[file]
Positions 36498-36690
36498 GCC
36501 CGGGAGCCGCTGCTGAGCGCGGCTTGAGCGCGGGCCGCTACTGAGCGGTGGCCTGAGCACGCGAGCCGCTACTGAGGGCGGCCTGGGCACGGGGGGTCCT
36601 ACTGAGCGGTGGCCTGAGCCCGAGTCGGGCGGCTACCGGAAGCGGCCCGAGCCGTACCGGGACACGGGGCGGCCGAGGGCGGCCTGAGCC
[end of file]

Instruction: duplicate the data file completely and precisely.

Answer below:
Positions 36498-36690
36498 GCC
36501 CGGGAGCCGCTGCTGAGCGCGGCTTGAGCGCGGGCCGCTACTGAGCGGTGGCCTGAGCACGCGAGCCGCTACTGAGGGCGGCCTGGGCACGGGGGGTCCT
36601 ACTGAGCGGTGGCCTGAGCCCGAGTCGGGCGGCTACCGGAAGCGGCCCGAGCCGTACCGGGACACGGGGCGGCCGAGGGCGGCCTGAGCC